Tag Archives: Minuteman Missile NHS

January 2017 New Stamps – Historic Anniversaries and Heritage Areas

Hopewell Culture National Historical Park has a new stamp this month for some historical resources that are much more recent than the ancient Americans who built these mounds. Photo from National Park Service

Sand Creek Massacre National Historic Site | 10th Anniversary 2007-2017

First State National Historical Park |

      • New Castle Court House
      • The Green – New Castle

Minuteman Missile National Historic Site | South Dakota

Hopewell Culture National Historical Park | Camp Sherman

Abraham Lincoln National Heritage Area |

      • Alton, IL
      • Atlanta, IL
      • Beardstown, IL
      • Bloomington, IL
      • Danville, IL
      • Decatur, IL
      • Jacksonville, IL
      • Lerna, IL
      • Lincoln, IL
      • Mt. Pulaski, IL
      • Nauvoo, IL
      • Pittsfield, IL
      • Quincy, IL
      • Shelbyville, IL
      • Taylorville, IL

Mississippi Delta National Heritage Area |

      • Bryants Grocery
      • Fort Pemberton
      • Museum of the Mississippi Delta
      • Robert Johnson Gravesite

California National Historic Trail | Hollenberg Pony Express Station SHS
Oregon National Historic Trail | Hollenberg Pony Express Station SHS
Pony Express National Historic Trail | Hollenberg Pony Express Station SHS

Sand Creek Massacre National Historic Site commemorates its 10th anniversary in 2017. US troops brutally murdered an encampment down below those sandstone cliffs. Photo from 2015.

Sand Creek Massacre National Historic Site may only be ten years old in 2017, but this is already their second anniversary stamp.  In 2014, they had a stamp commemorating the 150th Anniversary of  the massacre of a camp of Cheyenne Indians by Colorado soldiers in 1864.  This park immediately retired that 150th Anniversary stamp as soon as the calendar turned to 2015, so if you want to collect this anniversary cancellation, you’ll probably need to trek out to eastern Colorado before the year is out.

For First State National Historical Park, the New Castle Courthouse stamp is simply a replacement for the existing stamp reading “New Castle, DE” on the bottom.   The New Castle Courthouse is where Delaware seceded from Great Britain in 1775, and is also the baseline for Delaware’s curved border with Pennsylvania, which is 12 miles from the courthouse.  The other stamp is for the New Castle Green and will be located at the New Castle Historical Society’s Visitor Center in The Arsenal.   A great summary of the history of New Castle Green can be found in this blog post from the official Delaware State Government blog.  This new addition for New Castle Green gives First State NHP a total of 8 active cancellations.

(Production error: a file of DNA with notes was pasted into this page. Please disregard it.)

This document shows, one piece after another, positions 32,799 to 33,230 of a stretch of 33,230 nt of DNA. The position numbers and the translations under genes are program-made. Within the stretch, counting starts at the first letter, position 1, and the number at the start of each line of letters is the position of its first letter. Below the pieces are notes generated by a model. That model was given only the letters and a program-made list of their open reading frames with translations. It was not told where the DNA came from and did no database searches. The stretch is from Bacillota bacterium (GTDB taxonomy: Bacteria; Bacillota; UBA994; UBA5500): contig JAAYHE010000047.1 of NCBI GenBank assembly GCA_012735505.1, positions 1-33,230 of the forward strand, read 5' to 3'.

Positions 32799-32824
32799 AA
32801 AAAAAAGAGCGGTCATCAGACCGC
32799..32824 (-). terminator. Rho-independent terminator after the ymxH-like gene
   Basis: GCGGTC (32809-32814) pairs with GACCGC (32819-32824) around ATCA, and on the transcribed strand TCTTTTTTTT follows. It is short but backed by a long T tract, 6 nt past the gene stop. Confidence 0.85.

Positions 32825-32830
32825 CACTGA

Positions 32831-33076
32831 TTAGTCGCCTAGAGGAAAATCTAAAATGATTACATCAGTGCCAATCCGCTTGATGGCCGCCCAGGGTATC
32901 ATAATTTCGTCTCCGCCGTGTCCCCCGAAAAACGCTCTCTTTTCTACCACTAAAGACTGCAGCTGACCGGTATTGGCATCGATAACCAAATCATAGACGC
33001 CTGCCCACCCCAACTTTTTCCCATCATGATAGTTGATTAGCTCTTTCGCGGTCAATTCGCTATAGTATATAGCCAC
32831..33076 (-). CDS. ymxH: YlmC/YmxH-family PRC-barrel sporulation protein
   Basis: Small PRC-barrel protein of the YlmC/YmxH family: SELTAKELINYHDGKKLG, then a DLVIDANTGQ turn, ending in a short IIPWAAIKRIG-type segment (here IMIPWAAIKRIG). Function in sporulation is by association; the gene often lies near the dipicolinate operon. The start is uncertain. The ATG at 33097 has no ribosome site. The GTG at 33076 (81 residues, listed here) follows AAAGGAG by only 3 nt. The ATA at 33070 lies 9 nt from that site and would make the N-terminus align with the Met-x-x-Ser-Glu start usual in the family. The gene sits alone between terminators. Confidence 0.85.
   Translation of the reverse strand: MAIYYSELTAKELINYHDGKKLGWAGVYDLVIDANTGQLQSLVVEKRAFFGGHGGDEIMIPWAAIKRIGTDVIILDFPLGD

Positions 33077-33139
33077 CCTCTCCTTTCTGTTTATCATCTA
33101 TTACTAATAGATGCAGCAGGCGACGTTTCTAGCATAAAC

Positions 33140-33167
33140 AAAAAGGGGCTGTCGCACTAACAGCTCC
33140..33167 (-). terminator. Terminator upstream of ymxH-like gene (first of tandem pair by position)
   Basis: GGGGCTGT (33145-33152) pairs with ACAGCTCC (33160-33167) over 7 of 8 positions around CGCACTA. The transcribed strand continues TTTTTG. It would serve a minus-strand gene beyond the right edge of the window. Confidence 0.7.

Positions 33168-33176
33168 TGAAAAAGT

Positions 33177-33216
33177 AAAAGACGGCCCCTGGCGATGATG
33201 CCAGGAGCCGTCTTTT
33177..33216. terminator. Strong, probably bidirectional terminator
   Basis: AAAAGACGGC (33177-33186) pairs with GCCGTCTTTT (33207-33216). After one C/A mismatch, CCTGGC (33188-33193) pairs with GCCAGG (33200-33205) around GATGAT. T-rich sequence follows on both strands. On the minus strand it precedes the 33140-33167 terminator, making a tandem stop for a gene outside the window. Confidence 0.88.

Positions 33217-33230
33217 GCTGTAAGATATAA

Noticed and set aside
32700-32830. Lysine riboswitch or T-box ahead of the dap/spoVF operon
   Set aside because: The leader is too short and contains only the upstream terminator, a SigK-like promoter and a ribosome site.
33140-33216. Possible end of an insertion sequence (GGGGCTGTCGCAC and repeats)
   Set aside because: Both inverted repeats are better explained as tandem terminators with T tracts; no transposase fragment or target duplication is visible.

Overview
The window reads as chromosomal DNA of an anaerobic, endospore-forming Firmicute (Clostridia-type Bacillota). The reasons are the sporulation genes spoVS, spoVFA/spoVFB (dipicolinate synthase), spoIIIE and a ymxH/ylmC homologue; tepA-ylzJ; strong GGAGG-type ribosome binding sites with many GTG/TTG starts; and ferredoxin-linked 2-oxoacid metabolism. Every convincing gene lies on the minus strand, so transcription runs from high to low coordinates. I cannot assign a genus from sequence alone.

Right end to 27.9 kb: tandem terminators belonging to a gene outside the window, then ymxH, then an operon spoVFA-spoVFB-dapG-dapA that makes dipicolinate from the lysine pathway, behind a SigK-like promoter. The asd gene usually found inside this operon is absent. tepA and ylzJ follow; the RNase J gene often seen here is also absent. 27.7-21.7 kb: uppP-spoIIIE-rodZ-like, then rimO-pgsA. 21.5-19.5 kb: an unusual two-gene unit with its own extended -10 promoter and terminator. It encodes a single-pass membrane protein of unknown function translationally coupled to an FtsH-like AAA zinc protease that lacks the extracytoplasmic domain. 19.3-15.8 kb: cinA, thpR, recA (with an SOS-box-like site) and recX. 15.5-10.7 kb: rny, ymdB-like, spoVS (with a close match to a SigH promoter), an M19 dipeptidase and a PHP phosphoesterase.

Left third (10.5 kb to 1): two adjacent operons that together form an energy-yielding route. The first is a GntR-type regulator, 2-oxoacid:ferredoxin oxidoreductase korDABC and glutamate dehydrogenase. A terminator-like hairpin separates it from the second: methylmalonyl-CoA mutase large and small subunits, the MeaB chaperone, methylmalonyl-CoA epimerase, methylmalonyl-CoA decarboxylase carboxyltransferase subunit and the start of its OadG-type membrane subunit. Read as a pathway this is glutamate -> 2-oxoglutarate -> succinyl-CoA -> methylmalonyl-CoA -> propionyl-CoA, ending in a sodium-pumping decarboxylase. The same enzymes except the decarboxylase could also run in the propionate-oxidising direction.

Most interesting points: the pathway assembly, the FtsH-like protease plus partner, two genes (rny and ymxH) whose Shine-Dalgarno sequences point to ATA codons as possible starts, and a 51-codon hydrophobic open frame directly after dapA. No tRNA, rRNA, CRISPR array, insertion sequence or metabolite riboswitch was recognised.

Minuteman Missile National Historic Site previously replaced its existing stamp reading “South Dakota” on the bottom in February 2015 with one reading “Visitor Center” on the bottom.   This one takes things back to where they were previously, restoring “South Dakota” as the main stamp for this Park.   Personally, I tend to dislike cancellations that read “visitor center” on the bottom, so this is a welcome change.

Hopewell Culture National Historical Park in south-central Ohio was officially established to interpret the archeological remains of a 2,000-year-old Indian civilization that archeologists refer to as “the Hopewell Culture,” since they did not leave behind a written language recording their own name for themselves.   However, 100 years ago, part of the land that is now the national park was included in the then newly-designated Camp Sherman to gather and train US troops for the war effort.   This new cancellation is timely, as it coincides with the 100th Anniversary of the U.S. entering the first World War in 1917, and with Hopewell Culture National Historical Park stepping up its interpretation of the small role it played in the First World War.